Government Poised to Pay Bulk of US Health Care Tab

March 26, 2010

By 2012, federal and state programs will pay slightly more than half of the nation’s health care costs whether or not any health care reform measures are passed, according to a recent report by the Office of the Actuary of the Centers for Medicare & Medicaid Services.1 As expected, the shift to a government-dominated health care sector is approaching faster than expected because of an economy in recession and because of the aging of the baby boomers, millions of whom will soon start signing up for Medicare.

By 2012, federal and state programs will pay slightly more than half of the nation’s health care costs whether or not any health care reform measures are passed, according to a recent report by the Office of the Actuary of the Centers for Medicare & Medicaid Services.1 As expected, the shift to a government-dominated health care sector is approaching faster than expected because of an economy in recession and because of the aging of the baby boomers, millions of whom will soon start signing up for Medicare.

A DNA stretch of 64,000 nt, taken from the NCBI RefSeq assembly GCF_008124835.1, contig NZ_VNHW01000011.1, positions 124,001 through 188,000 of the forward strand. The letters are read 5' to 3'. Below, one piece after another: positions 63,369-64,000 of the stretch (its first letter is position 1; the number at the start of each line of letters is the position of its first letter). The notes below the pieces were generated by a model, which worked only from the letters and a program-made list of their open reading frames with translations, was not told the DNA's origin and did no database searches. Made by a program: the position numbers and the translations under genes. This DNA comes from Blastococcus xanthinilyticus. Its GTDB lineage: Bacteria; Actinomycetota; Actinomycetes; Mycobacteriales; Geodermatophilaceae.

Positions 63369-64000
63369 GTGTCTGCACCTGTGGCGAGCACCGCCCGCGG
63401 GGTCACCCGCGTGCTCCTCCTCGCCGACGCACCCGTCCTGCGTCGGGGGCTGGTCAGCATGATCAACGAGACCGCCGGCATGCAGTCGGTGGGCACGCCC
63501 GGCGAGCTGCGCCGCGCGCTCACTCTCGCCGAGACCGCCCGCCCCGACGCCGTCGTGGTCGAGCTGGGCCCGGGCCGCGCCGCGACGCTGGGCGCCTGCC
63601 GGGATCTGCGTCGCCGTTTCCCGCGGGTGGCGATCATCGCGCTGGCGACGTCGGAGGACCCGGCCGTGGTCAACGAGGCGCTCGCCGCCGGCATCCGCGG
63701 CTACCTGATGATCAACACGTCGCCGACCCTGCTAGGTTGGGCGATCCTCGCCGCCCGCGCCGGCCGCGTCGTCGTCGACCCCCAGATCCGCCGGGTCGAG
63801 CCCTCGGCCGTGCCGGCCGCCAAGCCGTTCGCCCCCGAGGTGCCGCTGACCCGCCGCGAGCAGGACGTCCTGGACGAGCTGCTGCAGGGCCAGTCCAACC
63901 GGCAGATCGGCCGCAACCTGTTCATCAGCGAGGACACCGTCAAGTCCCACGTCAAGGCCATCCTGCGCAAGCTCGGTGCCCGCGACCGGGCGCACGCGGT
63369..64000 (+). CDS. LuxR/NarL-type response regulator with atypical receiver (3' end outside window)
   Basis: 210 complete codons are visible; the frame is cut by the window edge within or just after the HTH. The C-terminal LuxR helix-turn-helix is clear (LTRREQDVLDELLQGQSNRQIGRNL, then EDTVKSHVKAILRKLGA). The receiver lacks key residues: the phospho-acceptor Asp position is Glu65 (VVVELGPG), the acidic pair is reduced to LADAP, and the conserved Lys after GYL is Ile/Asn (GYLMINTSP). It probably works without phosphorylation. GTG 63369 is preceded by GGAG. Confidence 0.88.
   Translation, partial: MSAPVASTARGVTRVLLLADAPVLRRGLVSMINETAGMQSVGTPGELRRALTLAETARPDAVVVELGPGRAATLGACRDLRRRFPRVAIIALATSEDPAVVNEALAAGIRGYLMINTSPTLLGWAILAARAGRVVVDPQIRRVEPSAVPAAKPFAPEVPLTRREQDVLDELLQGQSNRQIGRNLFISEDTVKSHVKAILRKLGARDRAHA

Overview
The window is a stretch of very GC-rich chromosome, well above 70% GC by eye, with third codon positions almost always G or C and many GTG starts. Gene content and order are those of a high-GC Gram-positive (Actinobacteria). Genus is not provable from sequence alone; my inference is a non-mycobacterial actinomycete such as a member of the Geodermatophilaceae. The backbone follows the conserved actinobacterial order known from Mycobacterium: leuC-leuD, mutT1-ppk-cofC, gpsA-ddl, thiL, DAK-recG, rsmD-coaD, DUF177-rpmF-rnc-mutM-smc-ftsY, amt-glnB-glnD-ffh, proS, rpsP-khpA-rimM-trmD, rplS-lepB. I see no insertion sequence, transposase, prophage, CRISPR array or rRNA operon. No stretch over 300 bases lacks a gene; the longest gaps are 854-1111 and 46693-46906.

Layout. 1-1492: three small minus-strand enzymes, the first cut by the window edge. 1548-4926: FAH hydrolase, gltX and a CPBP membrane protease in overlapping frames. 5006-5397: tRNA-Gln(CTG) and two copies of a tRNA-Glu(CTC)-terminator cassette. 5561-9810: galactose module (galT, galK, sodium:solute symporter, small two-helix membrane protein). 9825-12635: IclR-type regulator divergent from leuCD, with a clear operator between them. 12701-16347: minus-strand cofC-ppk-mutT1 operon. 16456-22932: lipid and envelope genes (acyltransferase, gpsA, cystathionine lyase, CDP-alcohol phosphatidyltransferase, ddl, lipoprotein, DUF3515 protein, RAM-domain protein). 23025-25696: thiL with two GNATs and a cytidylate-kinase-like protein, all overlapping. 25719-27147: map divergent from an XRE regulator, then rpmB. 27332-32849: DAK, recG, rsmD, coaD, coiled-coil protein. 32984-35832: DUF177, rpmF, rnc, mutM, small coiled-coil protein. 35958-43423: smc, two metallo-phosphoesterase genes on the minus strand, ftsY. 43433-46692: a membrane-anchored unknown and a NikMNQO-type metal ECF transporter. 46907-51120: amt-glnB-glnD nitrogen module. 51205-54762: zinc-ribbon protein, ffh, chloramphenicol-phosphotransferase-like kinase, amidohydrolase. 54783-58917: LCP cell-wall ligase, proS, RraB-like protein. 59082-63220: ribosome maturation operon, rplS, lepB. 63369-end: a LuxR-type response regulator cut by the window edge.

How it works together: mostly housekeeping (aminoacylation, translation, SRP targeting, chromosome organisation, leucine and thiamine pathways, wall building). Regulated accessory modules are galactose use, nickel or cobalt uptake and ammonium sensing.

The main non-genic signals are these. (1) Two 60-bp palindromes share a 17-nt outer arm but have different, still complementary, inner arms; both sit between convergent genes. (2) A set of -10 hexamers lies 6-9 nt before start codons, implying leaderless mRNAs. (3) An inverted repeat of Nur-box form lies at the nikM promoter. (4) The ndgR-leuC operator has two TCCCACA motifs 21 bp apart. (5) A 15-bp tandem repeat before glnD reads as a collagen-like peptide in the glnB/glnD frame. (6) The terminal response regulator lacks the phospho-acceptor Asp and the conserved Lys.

According to the report, the United States spent an estimated $2.5 trillion for health care in 2009, with government programs (mostly Medicare and Medicaid) paying $1.2 trillion. The other $1.3 trillion was covered by employer health insurance plans and various other private sources. Despite a shrinking US economy, health care spending increased by 5.7% from 2008. The rate of government spending on health care grew almost 3 times faster than that for private spending. Much of this rate increase was from a surge in Medicaid payouts; the program grew almost 10% because many now-jobless persons lost employer-based coverage and the program was expanded to include children of the working poor.

References:

Reference
1. Pallarito K. Government to pay for more than half of US health care costs. Office of Minority Health. http://minorityhealth.hhs.gov/templates/news.aspx?ID=635696. Published February 4, 2010. Accessed February 16, 2010.